Salivary Duct Stones
What are salivary duct stones?
Salivary duct stones, also called sialoliths, are deposits of minerals in the ducts, or tubes, that drain the salivary glands. When the ducts are blocked partially or totally by these tiny, calcium-rich stones, the saliva backs up and may cause pain and swelling.
While it is more common in older adults, stones can lead to a painful infection of a salivary gland in children. The infection, called a sialadenitis, can be caused by staph or strep bacteria. Sialadenitis also can occur in babies during the first few weeks of life.
The exact cause of salivary duct stones is unknown, but they may be related to:
- Dehydration, which thickens the saliva
- Decreased food intake, which lowers the demand for saliva
- Medications that decrease saliva production, including certain antihistamines, blood pressure drugs and psychiatric medications
Salivary duct stones are one of the most common salivary gland disorders. Salivary duct stones most often affect the submandibular glands, which are located under the jaw and empty behind the lower front teeth. They can also affect the parotid glands, located in the upper part of both cheeks, near the ears. The duct of each parotid gland empties onto the inside of the cheek, near the top back teeth. Less frequently, they are found in the sublingual glands, which sit beneath the tongue and empty saliva onto the floor of the mouth.
Symptoms of salivary duct stones
Symptoms can happen any time, but tend to occur most often — or are exaggerated — when eating or drinking. Eating triggers the salivary glands to produce more saliva, and when it can’t flow into the mouth because of a stone, symptoms appear.
- Problems opening the mouth or swallowing
- Dry mouth
- Pain in the face or mouth
- Swelling of the face or neck (more severe when eating or drinking)
Diagnosis of salivary duct stones
A pediatric otolaryngologist, a physician who specializes in the ears, nose and throat (ENT), will examine the child. Depending on the location and type of problem, the doctor may press on (palpitate) the child’s neck or look inside their mouth, pushing on the floor of the oral cavity. The doctor may be able to find the stone during an exam by feeling under the tongue.
To confirm the diagnosis, the doctor might order imaging studies. These can include:
- X-rays of the salivary gland (called a sialogram) to look for a mass. A special dye (contrast material) will be inserted via a tiny tube into the suspected salivary gland. X-rays are taken before and after the dye is inserted.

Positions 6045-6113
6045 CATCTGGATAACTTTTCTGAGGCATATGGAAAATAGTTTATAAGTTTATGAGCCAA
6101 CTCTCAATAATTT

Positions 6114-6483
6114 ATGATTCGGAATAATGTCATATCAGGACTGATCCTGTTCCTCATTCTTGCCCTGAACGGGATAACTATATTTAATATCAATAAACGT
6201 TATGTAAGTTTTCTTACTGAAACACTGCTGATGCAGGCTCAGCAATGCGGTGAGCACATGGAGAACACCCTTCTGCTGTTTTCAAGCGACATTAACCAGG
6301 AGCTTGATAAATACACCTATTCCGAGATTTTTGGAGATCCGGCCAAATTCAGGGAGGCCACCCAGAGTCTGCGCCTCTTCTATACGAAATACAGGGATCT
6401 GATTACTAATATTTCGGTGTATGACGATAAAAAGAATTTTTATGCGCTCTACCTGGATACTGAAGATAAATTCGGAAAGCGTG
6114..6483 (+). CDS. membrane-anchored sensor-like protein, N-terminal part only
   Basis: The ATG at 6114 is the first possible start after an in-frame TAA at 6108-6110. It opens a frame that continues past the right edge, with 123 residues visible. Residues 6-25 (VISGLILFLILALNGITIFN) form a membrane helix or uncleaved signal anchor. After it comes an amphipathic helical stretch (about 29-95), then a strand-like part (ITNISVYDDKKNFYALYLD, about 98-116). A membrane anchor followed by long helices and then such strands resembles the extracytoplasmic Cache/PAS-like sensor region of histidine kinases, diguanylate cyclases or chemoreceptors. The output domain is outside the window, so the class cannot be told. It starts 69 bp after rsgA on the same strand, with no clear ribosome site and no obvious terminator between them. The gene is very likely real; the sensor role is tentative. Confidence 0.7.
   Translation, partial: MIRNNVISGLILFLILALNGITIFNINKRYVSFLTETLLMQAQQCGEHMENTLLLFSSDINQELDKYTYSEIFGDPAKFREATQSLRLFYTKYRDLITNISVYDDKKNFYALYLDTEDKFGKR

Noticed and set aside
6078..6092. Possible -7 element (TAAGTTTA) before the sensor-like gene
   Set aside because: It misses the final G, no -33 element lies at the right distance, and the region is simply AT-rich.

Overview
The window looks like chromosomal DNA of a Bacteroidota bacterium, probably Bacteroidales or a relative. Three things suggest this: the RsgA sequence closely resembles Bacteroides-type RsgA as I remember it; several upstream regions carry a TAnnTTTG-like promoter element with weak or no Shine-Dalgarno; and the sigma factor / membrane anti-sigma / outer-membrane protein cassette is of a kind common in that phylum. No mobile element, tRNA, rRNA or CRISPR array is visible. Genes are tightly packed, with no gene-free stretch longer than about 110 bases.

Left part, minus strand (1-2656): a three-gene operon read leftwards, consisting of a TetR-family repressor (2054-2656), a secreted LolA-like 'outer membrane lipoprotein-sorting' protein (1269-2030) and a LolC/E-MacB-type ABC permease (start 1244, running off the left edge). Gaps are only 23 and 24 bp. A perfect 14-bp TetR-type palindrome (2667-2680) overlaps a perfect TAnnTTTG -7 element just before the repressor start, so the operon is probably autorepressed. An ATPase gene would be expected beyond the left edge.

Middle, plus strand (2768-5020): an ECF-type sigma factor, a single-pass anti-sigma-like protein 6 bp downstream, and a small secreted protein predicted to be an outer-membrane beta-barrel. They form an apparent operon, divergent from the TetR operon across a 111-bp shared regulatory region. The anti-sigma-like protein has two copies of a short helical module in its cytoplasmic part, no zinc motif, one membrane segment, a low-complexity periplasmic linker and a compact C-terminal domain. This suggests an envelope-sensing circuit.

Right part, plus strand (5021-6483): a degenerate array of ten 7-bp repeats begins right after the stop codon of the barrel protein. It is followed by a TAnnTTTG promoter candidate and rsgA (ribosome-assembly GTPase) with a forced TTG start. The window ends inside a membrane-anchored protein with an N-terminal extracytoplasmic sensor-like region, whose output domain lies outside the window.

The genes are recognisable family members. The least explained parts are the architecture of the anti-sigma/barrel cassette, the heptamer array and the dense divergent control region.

- a CT scan, which uses a combination of X-rays to take detailed pictures of the inside of the body
- an MRI, which uses strong magnets and radio frequency waves to produce images of the body
- an ultrasound of the neck, which uses sound waves to create images inside of the body
Treatment of salivary duct stones
The stone needs to be removed to open up the salivary duct so saliva can freely flow into the mouth.
Children who require treatment for a salivary duct stone will see a pediatric otolaryngologist (ENT). At Children’s Hospital of Philadelphia, pediatric ENT surgeons on our Head and Neck Disorders team will care for children with salivary duct stones.
- If the stone is only partially blocking the duct, it may be able to be flushed out by drinking a lot of water and increasing saliva production by sucking on sour food, like sugar-free lemon drops or pickles.
- The doctor may be able to push the stone out by massaging the gland with heat.
- A new technique, called sialoendoscopy, can diagnose and treat stones in the salivary duct using very small cameras and instruments. This noninvasive procedure is done in the operating room under anesthesia. The duct is held open by a tiny clamp, allowing instruments to enter the duct. A camera can pinpoint the location of the stone — which may be too small to be detected by imaging — allowing retrieval and removal with a basket-like tool.
- In some cases when the stone is larger or there are multiple stones, surgery called sialolithotomy may be necessary to cut out the stone. In the operating room, the surgeon will make an incision in the area of the floor of the mouth where the stone is located, remove the stone and close the opening. This preserves gland function. More extensive surgery, removing the entire gland, may be required if the gland with the stone becomes infected or has damaged the gland.
Outlook for children with salivary duct stones
To prevent recurrence of salivary duct stones, children should drink more water. If treatment other than surgery was used and the stone recurs, the child may require surgery.
Reviewed by Conor M. Devine, MD